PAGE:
Miami Prisoner Says State Poisoned Him With a Maggot Sandwich

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Last week, a Georgia inmate sued Florida Department of Corrections officials for permanently damaging his stomach and intestines. For about a month during the summer of 2016, Peach State native Marc Caesar worked at a car wash in Doral as part of a work-release program. According to legal documents he later filed, inmates working as part of that program aren't allowed to take lunch breaks on their own — they instead must eat food supplied by the state.

So one day in July, Caeser says, he signed out of work and ate the bag of food the state had prepared for him. He took a sandwich out of a brown paper bag, took a bite, and "noticed a strange taste to the sandwich, but assumed it was due to him smoking a cigar earlier that day."

He then went back to work. He casually mentioned to his co-workers that his sandwich tasted weird. The other inmates in his work-release program were aghast: They had all avoiding eating lunch, they said.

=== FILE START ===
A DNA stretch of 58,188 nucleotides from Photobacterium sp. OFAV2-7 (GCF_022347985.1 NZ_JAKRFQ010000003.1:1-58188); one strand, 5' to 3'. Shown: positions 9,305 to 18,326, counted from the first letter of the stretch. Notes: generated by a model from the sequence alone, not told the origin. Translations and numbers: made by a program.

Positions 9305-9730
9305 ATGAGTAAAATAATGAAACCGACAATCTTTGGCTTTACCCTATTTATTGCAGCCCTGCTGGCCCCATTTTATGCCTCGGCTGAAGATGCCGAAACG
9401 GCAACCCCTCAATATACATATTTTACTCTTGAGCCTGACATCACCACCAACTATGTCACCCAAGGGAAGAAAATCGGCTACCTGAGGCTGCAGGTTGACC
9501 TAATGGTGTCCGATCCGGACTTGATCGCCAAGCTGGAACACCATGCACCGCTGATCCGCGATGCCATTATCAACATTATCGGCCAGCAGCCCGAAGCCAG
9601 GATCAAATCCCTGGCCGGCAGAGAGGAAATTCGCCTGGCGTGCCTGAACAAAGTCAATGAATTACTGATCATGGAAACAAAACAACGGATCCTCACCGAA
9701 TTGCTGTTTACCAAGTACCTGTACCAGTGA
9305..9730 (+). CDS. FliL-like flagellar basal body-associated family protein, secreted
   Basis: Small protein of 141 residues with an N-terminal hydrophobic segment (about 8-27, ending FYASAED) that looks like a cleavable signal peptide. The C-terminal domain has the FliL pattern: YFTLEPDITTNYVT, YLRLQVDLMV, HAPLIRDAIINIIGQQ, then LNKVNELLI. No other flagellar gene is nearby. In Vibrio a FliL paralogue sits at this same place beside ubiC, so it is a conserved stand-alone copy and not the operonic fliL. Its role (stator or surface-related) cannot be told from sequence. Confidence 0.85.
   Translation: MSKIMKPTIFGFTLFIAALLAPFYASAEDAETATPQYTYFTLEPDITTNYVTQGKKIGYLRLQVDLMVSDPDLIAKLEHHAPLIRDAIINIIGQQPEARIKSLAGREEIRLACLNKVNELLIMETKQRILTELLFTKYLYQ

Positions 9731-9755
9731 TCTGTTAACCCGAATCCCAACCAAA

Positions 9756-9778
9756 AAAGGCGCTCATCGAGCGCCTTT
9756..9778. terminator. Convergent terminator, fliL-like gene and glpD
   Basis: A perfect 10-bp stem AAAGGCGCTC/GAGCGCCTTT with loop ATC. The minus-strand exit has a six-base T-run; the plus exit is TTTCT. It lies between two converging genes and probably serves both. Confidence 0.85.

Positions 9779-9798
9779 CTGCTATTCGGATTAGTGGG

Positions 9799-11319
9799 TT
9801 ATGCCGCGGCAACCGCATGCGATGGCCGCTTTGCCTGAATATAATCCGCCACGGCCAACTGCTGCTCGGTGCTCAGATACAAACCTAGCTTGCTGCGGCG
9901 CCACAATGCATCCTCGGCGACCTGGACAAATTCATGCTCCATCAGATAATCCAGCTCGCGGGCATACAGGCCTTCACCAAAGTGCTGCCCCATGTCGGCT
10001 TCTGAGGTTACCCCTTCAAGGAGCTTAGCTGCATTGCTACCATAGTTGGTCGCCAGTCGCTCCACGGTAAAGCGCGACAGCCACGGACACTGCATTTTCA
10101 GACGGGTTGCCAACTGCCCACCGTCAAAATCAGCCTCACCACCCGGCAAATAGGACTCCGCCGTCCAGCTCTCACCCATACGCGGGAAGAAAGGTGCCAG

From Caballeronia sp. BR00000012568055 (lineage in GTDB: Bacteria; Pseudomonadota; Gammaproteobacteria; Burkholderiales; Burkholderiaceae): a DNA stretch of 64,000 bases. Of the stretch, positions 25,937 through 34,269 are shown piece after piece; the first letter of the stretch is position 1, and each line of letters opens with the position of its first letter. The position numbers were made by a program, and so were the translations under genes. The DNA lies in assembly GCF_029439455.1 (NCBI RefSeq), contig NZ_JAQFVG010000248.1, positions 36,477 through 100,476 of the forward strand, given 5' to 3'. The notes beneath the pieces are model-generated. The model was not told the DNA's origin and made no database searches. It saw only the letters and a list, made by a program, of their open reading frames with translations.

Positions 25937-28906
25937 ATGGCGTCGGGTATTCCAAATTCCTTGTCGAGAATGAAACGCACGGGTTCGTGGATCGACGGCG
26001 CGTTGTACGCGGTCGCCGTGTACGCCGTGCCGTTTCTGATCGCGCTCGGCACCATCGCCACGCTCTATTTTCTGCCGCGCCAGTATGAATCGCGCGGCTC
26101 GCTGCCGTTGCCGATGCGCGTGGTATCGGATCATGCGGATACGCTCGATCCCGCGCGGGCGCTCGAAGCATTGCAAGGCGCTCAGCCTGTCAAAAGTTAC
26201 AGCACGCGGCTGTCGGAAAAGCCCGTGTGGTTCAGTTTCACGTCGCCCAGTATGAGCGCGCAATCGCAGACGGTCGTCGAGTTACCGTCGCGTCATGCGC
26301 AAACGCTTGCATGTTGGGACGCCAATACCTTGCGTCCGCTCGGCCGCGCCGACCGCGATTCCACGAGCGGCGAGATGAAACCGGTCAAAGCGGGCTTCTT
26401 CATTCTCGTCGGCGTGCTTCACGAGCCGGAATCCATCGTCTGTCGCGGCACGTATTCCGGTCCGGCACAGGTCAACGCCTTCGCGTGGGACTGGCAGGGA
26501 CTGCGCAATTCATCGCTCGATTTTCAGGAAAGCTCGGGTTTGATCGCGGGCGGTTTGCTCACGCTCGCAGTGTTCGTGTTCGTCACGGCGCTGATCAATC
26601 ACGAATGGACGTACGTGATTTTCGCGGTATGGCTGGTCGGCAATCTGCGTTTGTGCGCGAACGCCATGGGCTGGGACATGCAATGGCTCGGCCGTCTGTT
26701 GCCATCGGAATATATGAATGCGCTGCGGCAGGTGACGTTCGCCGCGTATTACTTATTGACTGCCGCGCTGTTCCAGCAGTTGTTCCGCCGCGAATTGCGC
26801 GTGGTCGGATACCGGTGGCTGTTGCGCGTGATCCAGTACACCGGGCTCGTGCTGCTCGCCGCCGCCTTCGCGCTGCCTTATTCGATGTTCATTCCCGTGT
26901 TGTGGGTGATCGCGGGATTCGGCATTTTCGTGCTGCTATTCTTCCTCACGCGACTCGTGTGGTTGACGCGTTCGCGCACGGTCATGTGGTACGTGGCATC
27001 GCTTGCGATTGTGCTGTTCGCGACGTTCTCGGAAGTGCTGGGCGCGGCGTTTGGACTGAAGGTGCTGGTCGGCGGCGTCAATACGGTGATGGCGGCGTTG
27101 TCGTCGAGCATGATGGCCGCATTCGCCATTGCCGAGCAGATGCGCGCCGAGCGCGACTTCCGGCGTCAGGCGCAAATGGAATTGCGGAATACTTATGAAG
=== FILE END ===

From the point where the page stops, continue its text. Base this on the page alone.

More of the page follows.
According to court records, one inmate then "showed him his sandwich, and the sight was horrific: Maggots crawling around the sandwich, the meat being clearly spoiled." There was a second sandwich in his brown bag — frantically, he took it out and looked inside. Sure enough, he says, maggots were crawling in that sandwich too.

Within a few hours, Caesar says, he began feeling dangerously sick. He eventually returned to the Miami North Community Release Center, where he reported as part of his work-release program. Guards sent him to a nearby clinic, where a doctor told him he'd contracted food poisoning.

According to Caesar's lawsuit, the culprit was a malfunctioning freezer, which he says officials have still refused to fix. Instead, according to his suit, kitchen staff simply throw away meat as it spoils.

"Upon further inquiry, it turns out that the walk-in freezer was constantly malfunctioning, and the kitchen staff frequently threw away meat products because of this issue," Caesar's suit states. "However, this time, the kitchen staff did not dispose of the meat products, and the result was sandwiches filled with maggots."

Reached via phone, Caesar's lawyers weren't immediately able to comment on the suit last week. But the suit claims Caesar suffered "bleeding in his stool, stomach contortions and other physical changes, and severe sickness that almost killed him."

The suit adds that he has suffered permanent damage because of one maggot-infested sandwich — and warns that, if the issue isn't fixed, other inmates across Miami might be forced to suffer the same fate.
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Jerry Iannelli is a former staff writer for Miami New Times from 2015 to March 2020. He graduated with honors from Temple University. He then earned a master's degree in journalism from Columbia University.

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